Images of Rio-Paris jet wreck to be made public
French crash investigators are to unveil the first undersea images of the wreck of an Air France passenger jet that crashed in the Atlantic in June 2009 with the loss of all 228 people on board.
Investigators announced on Sunday that a fourth and final attempt to find the wreckage of the Airbus A330 that crashed en route from Rio de Janeiro to Paris had been successful and promised to release photographs.
France's Bureau of Investigation and Analysis (BEA) boss, Jean-Paul Troadec, said that investigators now have a chance of finding the plane's black box data recorders.
Troadec said the parts of the wreckage that had been found consisted of "engines and certain elements of the wings".
Bodies have been seen in the area and photographed by three Remus autonomous submarines, French Transport Minister Nathalie Kosciusko-Morizet told RTL radio on Monday.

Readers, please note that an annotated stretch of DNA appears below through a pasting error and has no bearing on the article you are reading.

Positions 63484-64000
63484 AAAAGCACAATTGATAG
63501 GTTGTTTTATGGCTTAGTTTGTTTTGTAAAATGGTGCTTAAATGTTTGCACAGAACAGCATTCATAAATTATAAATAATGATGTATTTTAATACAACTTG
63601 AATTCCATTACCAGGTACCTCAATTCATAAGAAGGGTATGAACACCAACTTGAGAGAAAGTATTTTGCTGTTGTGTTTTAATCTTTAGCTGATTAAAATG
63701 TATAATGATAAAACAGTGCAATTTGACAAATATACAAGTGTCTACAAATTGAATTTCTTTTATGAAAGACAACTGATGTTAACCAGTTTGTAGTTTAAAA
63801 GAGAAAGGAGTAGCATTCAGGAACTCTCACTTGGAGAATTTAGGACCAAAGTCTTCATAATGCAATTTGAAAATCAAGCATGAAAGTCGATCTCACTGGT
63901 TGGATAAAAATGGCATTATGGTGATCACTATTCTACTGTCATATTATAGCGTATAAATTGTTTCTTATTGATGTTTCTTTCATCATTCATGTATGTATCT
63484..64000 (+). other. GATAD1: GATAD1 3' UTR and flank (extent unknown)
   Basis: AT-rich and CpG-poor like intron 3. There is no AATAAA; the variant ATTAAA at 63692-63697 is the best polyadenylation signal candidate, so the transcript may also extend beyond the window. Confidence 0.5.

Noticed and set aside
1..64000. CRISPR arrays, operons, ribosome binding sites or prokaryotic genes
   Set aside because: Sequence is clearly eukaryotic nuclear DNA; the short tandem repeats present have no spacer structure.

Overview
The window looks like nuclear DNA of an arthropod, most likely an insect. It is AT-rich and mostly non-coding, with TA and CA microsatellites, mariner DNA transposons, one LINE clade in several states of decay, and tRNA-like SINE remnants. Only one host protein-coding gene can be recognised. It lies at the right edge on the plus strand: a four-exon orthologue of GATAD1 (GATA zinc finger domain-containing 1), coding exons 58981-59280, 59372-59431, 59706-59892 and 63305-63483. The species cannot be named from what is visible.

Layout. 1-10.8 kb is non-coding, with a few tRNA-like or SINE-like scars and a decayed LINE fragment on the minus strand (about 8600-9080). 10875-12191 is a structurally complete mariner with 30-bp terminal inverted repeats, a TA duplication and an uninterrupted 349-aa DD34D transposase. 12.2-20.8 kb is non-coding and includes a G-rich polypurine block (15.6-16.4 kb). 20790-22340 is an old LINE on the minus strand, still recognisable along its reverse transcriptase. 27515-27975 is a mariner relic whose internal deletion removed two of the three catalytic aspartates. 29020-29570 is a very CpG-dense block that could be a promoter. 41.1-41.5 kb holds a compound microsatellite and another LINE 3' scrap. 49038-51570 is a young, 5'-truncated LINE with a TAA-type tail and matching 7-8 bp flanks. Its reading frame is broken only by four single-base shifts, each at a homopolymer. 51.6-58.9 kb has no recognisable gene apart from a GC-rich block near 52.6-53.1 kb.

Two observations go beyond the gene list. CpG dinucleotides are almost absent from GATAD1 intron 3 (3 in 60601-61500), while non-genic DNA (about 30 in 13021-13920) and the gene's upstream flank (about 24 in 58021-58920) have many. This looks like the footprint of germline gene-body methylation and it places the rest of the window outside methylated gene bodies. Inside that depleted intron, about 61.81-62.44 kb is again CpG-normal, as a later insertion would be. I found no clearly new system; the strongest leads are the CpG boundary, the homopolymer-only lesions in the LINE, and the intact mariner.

The new search for the wreckage was launched on 25 March with the help of the Alucia, an exploration vessel of the US-based Woods Hole Oceanographic Institute.
The official cause remains undetermined, but it has been partly blamed on the speed sensors used by Airbus. Air France has been accused of not responding quickly enough to reports that they might be faulty.
Investigators hope that bringing the wreckage to the surface will help explain how the plane broke up and what caused it to crash.
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